The Coven on Wheels (COW for short, in a tip o' the hat to the Vermont dairy industry) had almost no formal liturgy, and that stolen and modified from a variety of sources. But what it lacked in ritual trappings, it made up in groundedness and integrity. Because we were always experimenting to see what worked, we became deadly honest with one another about what wasn't working, and we altered it or abandoned it. We also became better and better at taking risks in front of each other--there's nothing like waving your arms in the air, breathing funny, and intoning Hebrew names in front of someone to build a sense of trust! Seriously, it took real trust to set aside our worries that we were making idiots of ourselves. But by doing so, we built up quite a fund of intimacy... as we did working in Kirk's woods to clear land and move stones for outdoor ritual space, and camping together around a bonfire at the end of the day.
On a practical level, we gradually pieced together ways of casting a circle, raising energy, entering trance, and learning about and communing with our gods that have stood the test of time; each of us has gone on to some sort of further magical training (Kirk in so many traditions even he has a hard time counting them all) but I think we would each tell you that what we worked out together was at least the equal of what we learned later in formal traditions. Trial and error, combined with common sense and a willingness to do our homework, turned out to be a pretty effective set of teachers.
At the time, I think we all felt a bit apologetic about the ways our practice was home-grown... and I know we were all pleasantly surprised by how favorably it compared with other, more established traditions, when eventually we went out in the wider world of Paganism and Wicca.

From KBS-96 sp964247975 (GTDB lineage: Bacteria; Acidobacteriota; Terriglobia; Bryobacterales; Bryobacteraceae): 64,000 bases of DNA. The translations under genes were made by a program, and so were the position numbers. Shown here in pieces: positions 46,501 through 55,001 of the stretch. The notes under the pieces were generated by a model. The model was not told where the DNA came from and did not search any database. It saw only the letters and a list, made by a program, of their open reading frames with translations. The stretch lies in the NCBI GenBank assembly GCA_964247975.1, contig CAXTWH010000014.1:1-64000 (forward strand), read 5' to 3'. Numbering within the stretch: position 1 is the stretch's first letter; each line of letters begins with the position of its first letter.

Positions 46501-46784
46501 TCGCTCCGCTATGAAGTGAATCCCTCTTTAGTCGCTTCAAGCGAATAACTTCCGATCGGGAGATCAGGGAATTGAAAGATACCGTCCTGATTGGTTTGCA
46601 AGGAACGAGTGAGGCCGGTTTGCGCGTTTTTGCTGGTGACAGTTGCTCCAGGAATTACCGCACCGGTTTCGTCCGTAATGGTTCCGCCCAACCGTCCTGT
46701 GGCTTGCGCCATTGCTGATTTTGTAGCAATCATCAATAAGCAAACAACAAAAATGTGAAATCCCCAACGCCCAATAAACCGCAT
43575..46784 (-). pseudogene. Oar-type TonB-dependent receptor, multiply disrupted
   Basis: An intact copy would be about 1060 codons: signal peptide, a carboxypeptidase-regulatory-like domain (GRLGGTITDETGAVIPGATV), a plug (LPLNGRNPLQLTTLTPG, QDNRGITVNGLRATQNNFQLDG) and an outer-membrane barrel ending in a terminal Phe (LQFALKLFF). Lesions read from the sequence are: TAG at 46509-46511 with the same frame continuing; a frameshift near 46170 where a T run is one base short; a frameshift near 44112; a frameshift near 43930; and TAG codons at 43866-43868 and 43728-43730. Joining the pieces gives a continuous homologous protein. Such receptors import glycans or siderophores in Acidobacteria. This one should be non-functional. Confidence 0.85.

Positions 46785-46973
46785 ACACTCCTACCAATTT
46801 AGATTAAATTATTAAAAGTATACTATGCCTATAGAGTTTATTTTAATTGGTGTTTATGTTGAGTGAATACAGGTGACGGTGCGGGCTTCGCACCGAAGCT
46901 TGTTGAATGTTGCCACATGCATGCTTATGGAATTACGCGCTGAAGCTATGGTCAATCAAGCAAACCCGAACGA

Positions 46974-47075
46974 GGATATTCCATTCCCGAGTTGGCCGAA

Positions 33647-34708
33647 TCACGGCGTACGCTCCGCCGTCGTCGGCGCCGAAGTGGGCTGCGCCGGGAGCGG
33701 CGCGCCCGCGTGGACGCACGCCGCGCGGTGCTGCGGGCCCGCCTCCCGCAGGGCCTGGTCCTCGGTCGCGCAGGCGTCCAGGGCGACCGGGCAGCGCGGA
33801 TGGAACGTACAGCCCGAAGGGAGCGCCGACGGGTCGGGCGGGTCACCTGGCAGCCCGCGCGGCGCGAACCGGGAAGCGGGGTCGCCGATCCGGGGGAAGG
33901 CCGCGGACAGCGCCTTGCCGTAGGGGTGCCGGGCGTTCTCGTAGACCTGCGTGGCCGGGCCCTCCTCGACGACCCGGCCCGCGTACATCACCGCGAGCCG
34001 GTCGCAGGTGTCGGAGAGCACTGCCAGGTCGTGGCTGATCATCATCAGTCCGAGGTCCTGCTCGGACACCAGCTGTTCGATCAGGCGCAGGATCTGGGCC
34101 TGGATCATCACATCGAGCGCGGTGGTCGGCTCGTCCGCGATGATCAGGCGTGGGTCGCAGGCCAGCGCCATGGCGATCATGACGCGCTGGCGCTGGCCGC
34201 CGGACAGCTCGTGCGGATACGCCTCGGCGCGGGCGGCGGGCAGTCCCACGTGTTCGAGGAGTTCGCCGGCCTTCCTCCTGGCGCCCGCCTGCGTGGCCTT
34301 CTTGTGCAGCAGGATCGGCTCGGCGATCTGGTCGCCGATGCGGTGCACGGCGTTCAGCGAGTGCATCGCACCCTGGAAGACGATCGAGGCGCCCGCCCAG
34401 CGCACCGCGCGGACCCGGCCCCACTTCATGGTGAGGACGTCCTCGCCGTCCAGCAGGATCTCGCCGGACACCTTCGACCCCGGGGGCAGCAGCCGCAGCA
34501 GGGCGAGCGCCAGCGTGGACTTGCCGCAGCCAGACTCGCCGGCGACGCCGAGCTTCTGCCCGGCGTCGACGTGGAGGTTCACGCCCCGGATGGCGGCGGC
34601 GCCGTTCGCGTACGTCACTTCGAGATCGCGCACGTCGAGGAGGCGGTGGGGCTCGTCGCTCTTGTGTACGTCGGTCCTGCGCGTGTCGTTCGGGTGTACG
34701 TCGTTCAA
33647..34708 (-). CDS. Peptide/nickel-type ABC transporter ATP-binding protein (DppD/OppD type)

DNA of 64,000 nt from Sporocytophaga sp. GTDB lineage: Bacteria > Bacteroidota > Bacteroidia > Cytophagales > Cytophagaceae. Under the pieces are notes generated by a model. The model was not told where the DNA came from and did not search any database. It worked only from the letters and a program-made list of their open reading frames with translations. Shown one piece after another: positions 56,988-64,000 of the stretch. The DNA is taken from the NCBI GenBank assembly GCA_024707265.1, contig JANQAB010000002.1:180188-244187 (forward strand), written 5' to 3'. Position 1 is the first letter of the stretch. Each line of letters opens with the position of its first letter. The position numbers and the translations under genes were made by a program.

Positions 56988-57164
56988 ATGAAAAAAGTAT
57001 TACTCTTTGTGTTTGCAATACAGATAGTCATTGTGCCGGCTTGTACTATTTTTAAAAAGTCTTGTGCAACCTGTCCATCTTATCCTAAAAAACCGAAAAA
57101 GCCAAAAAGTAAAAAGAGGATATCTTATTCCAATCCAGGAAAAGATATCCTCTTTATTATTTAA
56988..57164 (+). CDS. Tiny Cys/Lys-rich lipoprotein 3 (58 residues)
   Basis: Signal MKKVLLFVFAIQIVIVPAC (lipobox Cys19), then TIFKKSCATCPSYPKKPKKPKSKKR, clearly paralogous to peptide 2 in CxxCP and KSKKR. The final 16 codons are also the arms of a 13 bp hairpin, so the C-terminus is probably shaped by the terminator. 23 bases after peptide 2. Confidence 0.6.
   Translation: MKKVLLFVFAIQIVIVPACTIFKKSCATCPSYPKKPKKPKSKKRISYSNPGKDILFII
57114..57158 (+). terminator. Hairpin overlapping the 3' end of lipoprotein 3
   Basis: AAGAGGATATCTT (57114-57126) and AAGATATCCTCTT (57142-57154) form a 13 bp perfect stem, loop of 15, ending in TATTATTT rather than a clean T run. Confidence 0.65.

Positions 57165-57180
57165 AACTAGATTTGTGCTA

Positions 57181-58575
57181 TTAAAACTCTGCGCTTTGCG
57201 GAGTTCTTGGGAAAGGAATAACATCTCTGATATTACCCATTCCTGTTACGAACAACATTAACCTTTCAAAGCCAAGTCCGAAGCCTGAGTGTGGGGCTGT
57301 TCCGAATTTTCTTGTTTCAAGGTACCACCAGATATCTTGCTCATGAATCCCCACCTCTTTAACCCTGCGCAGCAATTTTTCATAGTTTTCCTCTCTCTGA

Picture this: the three of us have registered together for the EarthSpirit community's premier Pagan gathering, Rites of Spring. Knowing, as we do, that many groups will be present in their ceremonial best, with matching robes, cloaks, banners, and occult jewelry, we decided that we, too, would put on a bit of a show, and we've purchased our own ritual regalia: matching sunglasses, and the blue Ben and Jerry's ice cream tee shirts, proudly emblazoned with our coven emblem, the black and white Holstein cow. The three of us can hardly keep from laughing out loud, striding through camp in our ceremonial finery.
Rites of Spring was a high point in my Fool's journey. When not giggling with my buds, I got my first taste of the wider Pagan world. I learned a dozen new chants. I bought my first piece of Pagan ritual gear, a crescent moon crown that was like a promise (to myself? to the Goddess?) to take my priestessing seriously, even if I kept on laughing at myself. I attended my first-ever drum circle, sweat lodge, and large public ritual.
There were moments of great beauty at that Rites. I attended my first forest wine ceremony, and loved it--the chalice going round and round the circle, with celebrants coming and going, giving thanks upon thanks with each new toast. I spent time in something that I could swear actually called itself a Crystal Teepee--a canvas-sided teepee with carefully arranged chunks of quartz crystals, ranging from fist-sized knobs of rose quartz to Thanksgiving-turkey sized geodes lined with amethyst. Supposedly all of these crystals were arranged in a pattern that optimized vibrations of peace and love; I don't suppose I'd go near such a thing nowadays--I'm rather more sensitive to B.S. But I did spend time there during that Rites, and whether it was because of the crystals, because of the quality of the light diffusing through the canvas sides of the structure, or because of the serene hippies who went there to meditate, I found it a very peaceful place to be.
Even getting a sunburn was a delightful experience. I had carefully covered up most of my person for most of the time, but, alas, I had not thought to cover up my feet, of all things. By the second day there, I had the most amazingly red, sore feet you can imagine. But a stop at the Healer's Hut introduced me to Ellen Evert Hopman, who set me up with some kind of greenish herbal goo that--I am not making this up--flat out cured my sunburn.
At Rites of Spring, I learned that COW was not the only group of Pagans with a sense of humor; I saw the feminine and the Goddess honored everywhere I turned; I listened to harps, drums, dijeridoos and bardic circles. And I decided that Pagans were just about the most wonderful, loving, compassionate, and enlightened people on the planet.
Perhaps you can see where this is headed? I couldn't, of course. But such is the nature of the Fool.
(To be continued...)